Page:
Committee (4th Day)

Part of Scotland Bill – in the House of Lords at 2:30 pm on 15th March 2012.

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Photo of Lord Lyell Lord Lyell Conservative 2:30 pm, 15th March 2012

I strongly support my noble friend and I hope that I might save some time. There was plenty that I was going to say on Clause 30 stand part, but thanks to the excellent and wonderful briefing that my noble friend the Duke of Montrose had from the Law Society of Scotland, I do not need to. I, too, have had a considerable briefing from the Institute of Chartered Accountants of Scotland.

When we discussed this at an earlier stage, I took a dig from my noble and learned friend the Advocate-General about the great singer Mr Andy Stewart. Mr Stewart used to sing, "Take me back"-and perhaps I can take your Lordships back to the Scotland Act 1998. On page 35, Section 75(6) says:

"In this section 'place' includes a place on board a vessel or other means of transport".

I direct the Committee's attention to page 24 of the Bill before us. New Section 80E(4) says just the same:

"In this section 'place' includes a place on board a vessel or other means of transport".

Both in 1998 and at Second Reading I raised the question of people who are employed on a means of transport-for example, lorry drivers-or at sea on a vessel. In 1998 the government spokesman, the noble Baroness, Lady Ramsay of Cartvale, referred to houseboats. That is absolutely fine. My noble friend has just spoken about people on oil rigs. I made inquiries and I understand that nothing has changed in 14 years, that "on board a vessel", as in this Bill and Section 75 of the Scotland Act, includes people on ferries. Perhaps I can direct my noble friend the tax specialist's attention to the ferries at Cairnryan or Stranraer.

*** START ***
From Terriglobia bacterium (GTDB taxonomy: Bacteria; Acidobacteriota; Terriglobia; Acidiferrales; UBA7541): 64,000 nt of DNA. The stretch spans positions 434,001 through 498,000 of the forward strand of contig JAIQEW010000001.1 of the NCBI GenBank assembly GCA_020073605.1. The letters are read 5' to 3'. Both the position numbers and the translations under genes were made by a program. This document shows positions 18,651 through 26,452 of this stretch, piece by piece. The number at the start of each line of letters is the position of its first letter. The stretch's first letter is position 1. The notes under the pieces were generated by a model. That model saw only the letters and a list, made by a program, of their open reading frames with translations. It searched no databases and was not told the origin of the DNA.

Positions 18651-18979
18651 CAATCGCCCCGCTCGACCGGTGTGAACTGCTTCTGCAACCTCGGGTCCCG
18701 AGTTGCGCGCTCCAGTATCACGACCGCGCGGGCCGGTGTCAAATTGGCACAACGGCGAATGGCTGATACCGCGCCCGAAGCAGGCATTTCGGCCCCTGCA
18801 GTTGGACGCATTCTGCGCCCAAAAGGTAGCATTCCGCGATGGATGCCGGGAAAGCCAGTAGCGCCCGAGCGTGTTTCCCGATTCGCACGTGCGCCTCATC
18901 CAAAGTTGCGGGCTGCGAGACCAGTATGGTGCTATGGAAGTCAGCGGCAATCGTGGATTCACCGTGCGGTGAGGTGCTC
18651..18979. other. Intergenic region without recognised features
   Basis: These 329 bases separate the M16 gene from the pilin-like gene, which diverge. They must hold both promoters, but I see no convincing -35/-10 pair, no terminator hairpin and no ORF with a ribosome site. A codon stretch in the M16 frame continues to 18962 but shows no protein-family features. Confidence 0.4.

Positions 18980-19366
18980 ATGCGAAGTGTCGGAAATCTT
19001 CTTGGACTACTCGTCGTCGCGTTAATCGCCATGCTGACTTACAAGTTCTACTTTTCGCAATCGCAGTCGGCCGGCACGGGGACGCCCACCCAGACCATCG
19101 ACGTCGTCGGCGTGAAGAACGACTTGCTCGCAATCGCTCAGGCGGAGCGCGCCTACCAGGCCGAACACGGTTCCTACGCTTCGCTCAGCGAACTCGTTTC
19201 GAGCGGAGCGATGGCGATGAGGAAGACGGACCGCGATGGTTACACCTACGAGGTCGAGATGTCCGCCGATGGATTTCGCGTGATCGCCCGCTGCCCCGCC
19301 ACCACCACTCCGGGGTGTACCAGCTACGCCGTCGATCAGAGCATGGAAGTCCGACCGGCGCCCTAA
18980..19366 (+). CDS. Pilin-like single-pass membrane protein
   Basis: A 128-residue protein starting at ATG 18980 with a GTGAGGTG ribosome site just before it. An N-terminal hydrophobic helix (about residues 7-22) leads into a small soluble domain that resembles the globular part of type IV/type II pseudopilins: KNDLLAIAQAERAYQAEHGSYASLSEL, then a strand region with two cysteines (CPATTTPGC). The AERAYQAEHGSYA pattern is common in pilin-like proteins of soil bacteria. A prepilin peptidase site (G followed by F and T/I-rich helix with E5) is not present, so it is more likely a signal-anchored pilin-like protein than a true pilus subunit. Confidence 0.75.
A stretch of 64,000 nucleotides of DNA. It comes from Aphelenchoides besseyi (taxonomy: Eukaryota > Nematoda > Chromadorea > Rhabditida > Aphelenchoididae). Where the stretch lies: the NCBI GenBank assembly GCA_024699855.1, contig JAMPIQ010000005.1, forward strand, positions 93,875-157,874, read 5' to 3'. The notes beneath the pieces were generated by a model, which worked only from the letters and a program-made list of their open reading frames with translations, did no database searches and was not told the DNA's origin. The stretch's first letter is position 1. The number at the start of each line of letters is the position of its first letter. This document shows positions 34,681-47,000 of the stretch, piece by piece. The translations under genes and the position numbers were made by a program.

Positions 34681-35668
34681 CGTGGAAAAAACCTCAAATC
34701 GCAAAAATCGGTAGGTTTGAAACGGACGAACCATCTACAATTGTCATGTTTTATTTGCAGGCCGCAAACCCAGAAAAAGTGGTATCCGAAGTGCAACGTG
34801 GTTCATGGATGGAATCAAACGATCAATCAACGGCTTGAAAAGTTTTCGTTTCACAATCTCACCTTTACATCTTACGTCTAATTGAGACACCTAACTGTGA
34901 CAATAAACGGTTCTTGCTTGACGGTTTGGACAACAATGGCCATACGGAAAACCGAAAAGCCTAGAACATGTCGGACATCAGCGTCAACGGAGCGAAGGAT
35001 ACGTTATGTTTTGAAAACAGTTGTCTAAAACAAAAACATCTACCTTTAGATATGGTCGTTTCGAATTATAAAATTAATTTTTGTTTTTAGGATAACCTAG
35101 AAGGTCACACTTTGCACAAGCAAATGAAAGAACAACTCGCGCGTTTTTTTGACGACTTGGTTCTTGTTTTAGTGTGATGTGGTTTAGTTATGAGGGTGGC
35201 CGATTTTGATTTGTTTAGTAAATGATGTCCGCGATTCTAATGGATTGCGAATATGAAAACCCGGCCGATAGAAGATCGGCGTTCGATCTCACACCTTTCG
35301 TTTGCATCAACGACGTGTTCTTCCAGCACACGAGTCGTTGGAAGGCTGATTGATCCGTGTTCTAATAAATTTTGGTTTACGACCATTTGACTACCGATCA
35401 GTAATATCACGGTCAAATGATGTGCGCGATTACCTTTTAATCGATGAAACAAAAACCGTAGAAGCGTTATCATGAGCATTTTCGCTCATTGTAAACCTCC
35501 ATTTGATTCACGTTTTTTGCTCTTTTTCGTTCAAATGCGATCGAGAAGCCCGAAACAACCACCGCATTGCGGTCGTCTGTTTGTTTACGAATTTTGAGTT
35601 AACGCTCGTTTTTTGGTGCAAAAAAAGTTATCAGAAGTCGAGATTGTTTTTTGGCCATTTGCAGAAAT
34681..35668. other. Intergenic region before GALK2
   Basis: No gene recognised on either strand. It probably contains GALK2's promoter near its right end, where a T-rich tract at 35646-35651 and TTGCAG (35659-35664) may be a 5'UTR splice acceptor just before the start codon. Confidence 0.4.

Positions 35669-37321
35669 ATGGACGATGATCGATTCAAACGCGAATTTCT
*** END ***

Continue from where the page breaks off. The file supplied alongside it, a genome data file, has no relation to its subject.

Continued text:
Perhaps noble Lords who are experts in the law will be able to advise me, but I am given to understand that if a UK taxpayer-at Cairnryan or Stranraer it would be a Northern Ireland taxpayer-is on board that vessel, either when the clock strikes midnight or at a relevant time, he or she is deemed to be a Scottish taxpayer. Then you have to calculate how many days you are on board that vessel. You have to do some sums and we still do not know-it is rather like O-level algebra-what will be the proportion of the days you spend in Scotland or elsewhere in the United Kingdom. You have to deduct from that days you have spent outside the United Kingdom. That will come into the mix as well.

When we discussed this in 1998, my late noble friend Lord Mackay of Ardbrecknish said that to classify UK taxpayers from Northern Ireland or elsewhere outside Scotland as being Scottish taxpayers because they were on board a ferry as part of their work would be "plain daft". He put it much better than I do, and I rest my case.